4. Begin a rebalancing operation with sudo btrfs balance start -f -mconvert=single -dconvert=single /mountpoint. This will reorganise the extents on the known-good drive, converting them to single (non-RAID). This will take almost a day to complete, depending on the speed of your drive and size of your array. (mine had ~700 GiB, and rebalanced at a rate of 1 1GiB chunk per minute) Luckily, this operation can be paused, and will keep the array online while it occurs.
  5. Once this is done, you can issue sudo btrfs device remove missing /mountpoint to remove the 'missing' faulty device.
  6. Begin a second rebalance with sudo btrfs balance start -mconvert=dup /mountpoint to restore metadata redundancy. This takes a few minutes on my system.
  7. You're done! Your array is now single mode, with all redundancy removed.
  8. Take your faulty drive outside, and beat it with a hammer.


  • Help, btrfs tried to write to my faulty disk, errored out, and forced it readonly!
    • Did you follow step 1, and reboot before continuing? It's likely that btrfs still thinks the drive you spun down is present. Rebooting will cause btrfs to forget any errors, and will let you continue.
  • 2
    This doesn't work. I am on Ubuntu 16.04 (Kernel 4.4). dmesg says "missing devices(1) exceeds the limit(0), writeable mount is not allowed". Thus I am stucked at the "mount -o degraded" step – HelloSam Oct 3 '16 at 8:45
  • @HelloSam: Maybe this is bug. See bbs.archlinux.org/viewtopic.php?id=210541 – jaltek Nov 29 '16 at 8:25
  • Consider adding ,soft after each convert= to skip chunks which already have the target profile (which should be all of them). – Tom Hale Jan 26 '19 at 5:26
  • I'm getting "writable mount is not allowed due to too many missing devices"? – mgutt Jan 23 at 10:03

Thanks for your post. I had this idea that I could test out raid, pop the drive out of my hotswap bay, use another drive and and then pop the raid drive back in. In retrospect, this was a bad idea and now I need my hotswap bay.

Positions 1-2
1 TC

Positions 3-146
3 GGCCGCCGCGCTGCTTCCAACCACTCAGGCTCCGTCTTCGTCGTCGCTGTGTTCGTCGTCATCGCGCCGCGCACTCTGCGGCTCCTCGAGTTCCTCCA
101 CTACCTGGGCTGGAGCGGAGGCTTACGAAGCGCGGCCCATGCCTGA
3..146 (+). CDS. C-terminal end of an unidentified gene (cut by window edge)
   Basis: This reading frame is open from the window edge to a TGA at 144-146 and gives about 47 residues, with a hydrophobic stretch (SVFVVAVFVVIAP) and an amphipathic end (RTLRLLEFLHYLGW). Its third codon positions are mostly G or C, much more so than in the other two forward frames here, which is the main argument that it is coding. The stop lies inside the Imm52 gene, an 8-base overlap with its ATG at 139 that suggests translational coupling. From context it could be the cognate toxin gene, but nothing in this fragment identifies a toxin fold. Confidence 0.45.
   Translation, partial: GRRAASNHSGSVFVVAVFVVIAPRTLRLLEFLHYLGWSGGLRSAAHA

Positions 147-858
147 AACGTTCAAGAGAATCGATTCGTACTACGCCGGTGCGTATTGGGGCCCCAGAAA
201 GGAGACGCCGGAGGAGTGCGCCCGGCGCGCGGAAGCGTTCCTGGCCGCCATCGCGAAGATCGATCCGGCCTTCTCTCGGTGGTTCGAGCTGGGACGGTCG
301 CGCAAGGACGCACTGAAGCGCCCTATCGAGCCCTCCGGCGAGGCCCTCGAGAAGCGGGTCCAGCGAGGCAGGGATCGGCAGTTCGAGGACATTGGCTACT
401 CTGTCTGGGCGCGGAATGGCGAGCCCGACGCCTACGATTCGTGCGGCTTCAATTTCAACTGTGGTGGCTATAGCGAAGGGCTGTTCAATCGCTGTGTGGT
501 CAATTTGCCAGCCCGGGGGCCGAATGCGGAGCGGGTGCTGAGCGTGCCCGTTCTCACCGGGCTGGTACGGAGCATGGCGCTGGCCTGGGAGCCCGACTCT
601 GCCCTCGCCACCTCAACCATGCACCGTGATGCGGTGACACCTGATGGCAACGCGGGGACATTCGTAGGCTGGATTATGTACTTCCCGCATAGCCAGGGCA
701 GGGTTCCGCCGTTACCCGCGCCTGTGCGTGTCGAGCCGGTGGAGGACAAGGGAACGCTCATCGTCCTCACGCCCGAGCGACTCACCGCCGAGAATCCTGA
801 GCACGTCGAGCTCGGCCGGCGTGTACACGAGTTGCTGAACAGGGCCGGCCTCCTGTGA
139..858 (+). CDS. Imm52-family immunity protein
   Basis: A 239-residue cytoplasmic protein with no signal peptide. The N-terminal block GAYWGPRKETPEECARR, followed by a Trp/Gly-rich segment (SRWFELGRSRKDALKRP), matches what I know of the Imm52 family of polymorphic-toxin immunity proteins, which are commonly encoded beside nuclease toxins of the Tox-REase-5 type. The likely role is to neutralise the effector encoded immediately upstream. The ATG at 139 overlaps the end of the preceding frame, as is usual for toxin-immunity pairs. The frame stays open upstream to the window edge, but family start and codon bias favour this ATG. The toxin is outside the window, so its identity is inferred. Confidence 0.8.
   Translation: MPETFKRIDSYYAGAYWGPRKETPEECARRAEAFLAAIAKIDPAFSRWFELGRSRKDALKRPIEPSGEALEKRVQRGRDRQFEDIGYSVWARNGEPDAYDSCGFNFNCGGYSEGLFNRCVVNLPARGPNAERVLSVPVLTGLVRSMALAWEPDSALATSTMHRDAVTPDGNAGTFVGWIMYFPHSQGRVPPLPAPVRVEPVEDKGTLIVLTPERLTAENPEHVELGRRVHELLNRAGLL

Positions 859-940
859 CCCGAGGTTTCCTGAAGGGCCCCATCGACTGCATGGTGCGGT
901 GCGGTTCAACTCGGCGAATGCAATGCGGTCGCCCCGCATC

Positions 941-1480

Here's what I found. As root:

# sudo btrfs fi show
Label: 'disk'  uuid: 12817aeb-d303-4815-8bba-a3440e36c62c
Total devices 2 FS bytes used 803.10GiB
    devid    1 size 931.51GiB used 805.03GiB path /dev/sda1
    devid    2 size 931.51GiB used 805.03GiB path /dev/sdb1

Note the devid listed for each drive. Man for brtrfs balance lead me to the devid option, took a couple tries to figure out how the filters worked (initially trying devid=/dev/sdb1). So your first attempt is going to look something like this.

# btrfs balance start -dconvert=single,devid=2 -mconvert=single,devid=2 /mnt

Which gave me an error.

ERROR: error during balancing '/media/.media': Invalid argument
There may be more info in syslog - try dmesg | tail    

Here's the error from dmesg:

BTRFS error (device sdb1): balance will reduce metadata integrity, use force if you want this

So this is the final that worked:

# btrfs balance start -f -dconvert=single,devid=2 -mconvert=single,devid=2 /mnt

Hopefully this helps someone else out.

  • If you wanted just to replace one drive with another, you could do it using btrfs replace. – dma_k May 26 '17 at 7:34
  • This has worked for me a year ago or so, but doesn't today. It doesn't matter what I type after devid=, the resulting single data is placed on device 1. – YtvwlD Nov 2 '18 at 12:59
  • Also check out -sconvert to convert system chunks. – Tom Hale Jan 26 '19 at 5:20
  • Consider using | instead of , as the man page for balance says: profiles=<profiles> Balances only block groups with the given profiles. Parameters are a list of profile names separated by "|" (pipe) – Tom Hale Jan 26 '19 at 5:23